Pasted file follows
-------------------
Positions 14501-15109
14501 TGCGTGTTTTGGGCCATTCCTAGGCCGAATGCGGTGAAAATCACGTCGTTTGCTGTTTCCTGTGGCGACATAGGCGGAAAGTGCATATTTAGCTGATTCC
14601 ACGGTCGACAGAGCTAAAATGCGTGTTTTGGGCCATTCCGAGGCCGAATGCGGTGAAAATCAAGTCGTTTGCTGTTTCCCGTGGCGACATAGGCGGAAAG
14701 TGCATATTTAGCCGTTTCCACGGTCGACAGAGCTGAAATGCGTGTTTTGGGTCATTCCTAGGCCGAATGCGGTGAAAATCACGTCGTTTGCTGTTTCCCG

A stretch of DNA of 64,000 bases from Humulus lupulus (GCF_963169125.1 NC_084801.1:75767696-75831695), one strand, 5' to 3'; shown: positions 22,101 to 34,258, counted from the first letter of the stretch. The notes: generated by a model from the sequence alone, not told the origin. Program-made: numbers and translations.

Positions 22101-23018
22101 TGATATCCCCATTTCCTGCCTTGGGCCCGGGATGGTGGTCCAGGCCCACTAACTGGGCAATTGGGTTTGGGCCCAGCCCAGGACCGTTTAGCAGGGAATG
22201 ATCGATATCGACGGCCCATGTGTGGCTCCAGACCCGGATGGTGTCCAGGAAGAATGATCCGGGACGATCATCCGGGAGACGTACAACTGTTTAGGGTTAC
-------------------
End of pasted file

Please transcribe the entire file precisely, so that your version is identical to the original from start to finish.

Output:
Positions 14501-15109
14501 TGCGTGTTTTGGGCCATTCCTAGGCCGAATGCGGTGAAAATCACGTCGTTTGCTGTTTCCTGTGGCGACATAGGCGGAAAGTGCATATTTAGCTGATTCC
14601 ACGGTCGACAGAGCTAAAATGCGTGTTTTGGGCCATTCCGAGGCCGAATGCGGTGAAAATCAAGTCGTTTGCTGTTTCCCGTGGCGACATAGGCGGAAAG
14701 TGCATATTTAGCCGTTTCCACGGTCGACAGAGCTGAAATGCGTGTTTTGGGTCATTCCTAGGCCGAATGCGGTGAAAATCACGTCGTTTGCTGTTTCCCG

A stretch of DNA of 64,000 bases from Humulus lupulus (GCF_963169125.1 NC_084801.1:75767696-75831695), one strand, 5' to 3'; shown: positions 22,101 to 34,258, counted from the first letter of the stretch. The notes: generated by a model from the sequence alone, not told the origin. Program-made: numbers and translations.

Positions 22101-23018
22101 TGATATCCCCATTTCCTGCCTTGGGCCCGGGATGGTGGTCCAGGCCCACTAACTGGGCAATTGGGTTTGGGCCCAGCCCAGGACCGTTTAGCAGGGAATG
22201 ATCGATATCGACGGCCCATGTGTGGCTCCAGACCCGGATGGTGTCCAGGAAGAATGATCCGGGACGATCATCCGGGAGACGTACAACTGTTTAGGGTTAC